In 1980, 88% of voters were white.
In 1986, it was down to 83%.
In 2012, it was 72%, and the white percentage of the population is declining at an increasing rate. In 2016 it will be even lower. Maybe 69 or 70%.

Romney won better among whites than Ronald Reagan did, but he still lost.

What does all this mean for the next election? For the Republican cadidate, it means that even if he can win Romney’s advantage among white voters, he’d still need 30% of nonwhites.

Candidates who have appear as if they have declared war on Hispanics are guaranteeing a Republican loss.

The numbers are daunting. But the situation is no more daunting for Republicans today than it was for Democrats in 1980. Republicans need somebody who can transform the image of the party.

Quick thoughts on the candidates

Hillary — she is not a very good candidate. Ayres says he has spent much of his adult life waiting for the latest scandal that will take down the Clintons, but it doesn’t seem to happen. Still, she’s very weak.

Bernie Sanders — he’s not even a Democrat. How will he get the Democratic nomination? (Ayres said something I didn’t quite catch about Sanders and the USSR, which might come back to haunt him. It might be something like this.)

Joe Biden — we’ll see. Ayres says that if you look in his eyes, and if you know anybody who has had to recover from the loss of a child, he doesn’t see it happening.

Elizabeth Warren — she’s an obvious choice if HRC collapses.

Dark horse — John Kerry. He’ll probably get a Nobel for the Iran deal. He already has the basics for a national campaign. He’s probably the strongest candidate if HRC fails.

Donald Trump — Ayres says he has no credibility predicting his numbers and admits to being stumped by the guy, especially since the bottom characteristic that people in focus groups say they want is somebody who is confrontational.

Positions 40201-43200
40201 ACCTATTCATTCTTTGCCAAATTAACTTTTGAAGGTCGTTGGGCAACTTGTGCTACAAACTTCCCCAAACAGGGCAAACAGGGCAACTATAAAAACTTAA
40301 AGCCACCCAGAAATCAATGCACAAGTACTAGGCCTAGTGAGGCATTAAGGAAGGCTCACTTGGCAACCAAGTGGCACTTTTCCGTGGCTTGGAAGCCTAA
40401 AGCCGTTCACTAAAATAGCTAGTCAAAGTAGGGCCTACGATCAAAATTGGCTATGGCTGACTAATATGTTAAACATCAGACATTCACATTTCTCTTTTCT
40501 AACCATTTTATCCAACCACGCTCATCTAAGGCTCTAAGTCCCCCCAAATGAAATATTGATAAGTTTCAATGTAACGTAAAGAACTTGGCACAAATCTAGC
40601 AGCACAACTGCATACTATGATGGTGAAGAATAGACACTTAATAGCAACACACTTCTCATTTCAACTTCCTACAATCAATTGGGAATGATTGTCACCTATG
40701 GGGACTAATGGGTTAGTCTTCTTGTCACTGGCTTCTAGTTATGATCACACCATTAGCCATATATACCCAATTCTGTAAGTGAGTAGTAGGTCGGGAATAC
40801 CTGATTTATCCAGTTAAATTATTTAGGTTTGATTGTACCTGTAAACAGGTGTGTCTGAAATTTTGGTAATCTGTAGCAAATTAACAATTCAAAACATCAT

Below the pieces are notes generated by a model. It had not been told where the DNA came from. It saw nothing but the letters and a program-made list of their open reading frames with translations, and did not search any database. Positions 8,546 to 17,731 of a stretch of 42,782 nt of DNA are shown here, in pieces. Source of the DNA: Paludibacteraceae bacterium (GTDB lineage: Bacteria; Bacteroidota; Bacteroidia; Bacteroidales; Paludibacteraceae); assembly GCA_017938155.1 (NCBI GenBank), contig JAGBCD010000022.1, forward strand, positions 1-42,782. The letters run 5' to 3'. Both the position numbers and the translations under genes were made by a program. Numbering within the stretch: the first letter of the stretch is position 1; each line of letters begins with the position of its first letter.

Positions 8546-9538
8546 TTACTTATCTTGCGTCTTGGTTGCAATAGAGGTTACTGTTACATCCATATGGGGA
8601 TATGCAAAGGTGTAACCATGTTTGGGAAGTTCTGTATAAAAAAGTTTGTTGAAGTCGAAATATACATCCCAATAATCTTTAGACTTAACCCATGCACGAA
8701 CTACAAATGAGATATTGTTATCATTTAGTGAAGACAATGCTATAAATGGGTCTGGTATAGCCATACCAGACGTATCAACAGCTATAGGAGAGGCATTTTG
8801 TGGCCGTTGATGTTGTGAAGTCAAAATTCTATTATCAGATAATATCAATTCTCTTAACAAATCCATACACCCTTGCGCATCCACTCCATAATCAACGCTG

“What I know from focus groups is people like what he has to say, ‘he tells it like it is,’ etc., but ‘he really is a blow hard.'”

Ayres says it feels like Trump mania is fading. (I think he’s just hoping. I think Trump has a few more months to go before he starts fading.)

Ben Carson — he has an incredible story, but people who have never run at this level have no clue what they’re doing. It’s so easy to screw up. He’s an amateur in a difficult game, but he could win the Iowa caucuses.

Jeb Bush — he has a good record as a conservative governor, but nobody wants a Clinton Bush race. (Not even Jeb’s mother.) However … he has a lot of money and very talented people working for him.

Carly Fiorina — she came out of nowhere and made a strong showing in both debates. She has the cool and the knowledge. She will be Trump’s biggest foil, but she’ll face the same difficulty as Trump and Carson as a newcomer. Also, she has taken positions she took in California that will come back to get her.

Ted Cruz — smart as a whip. Very good with his base. He’s likely to be a player for a while. His challenge is expanding his coalition. Also, he’s not popular among his colleagues in Senate. Very capable and has money.

John Kasich — he has a strong record in key swing state, but his record is moderate and sometimes sounds as if he’s accusing you of being a bad Christian if you disagree with him.

Rand Paul — collapsed the first day isis cut off somebody’s head.

Chris Christie — not sure his in your face manner will work.

Marco Rubio (Ayres is working for him) — very talented. He beat an incumbent Republican governor against all advice. Do not underestimate this guy. Ayres says he is the most remarkable candidate he has worked for in 35 years. His reaction is always, “How do you know this stuff?” And he recommends watching this interview.

Ayres says Rubio is the guy who can accomplish the transformation Republicans need in this election.

One thing that he said in Q&A was very interesting. He said Hispanics sound like good Republicans in many ways. They’re hard working and believe in entrepreneurship, and they are devout. The only thing that doesn’t make them sound like Republicans is their support for Obamacare.

-- 1 comment  ::  What do you think?  ::  2015-09-25  ::  Crowhill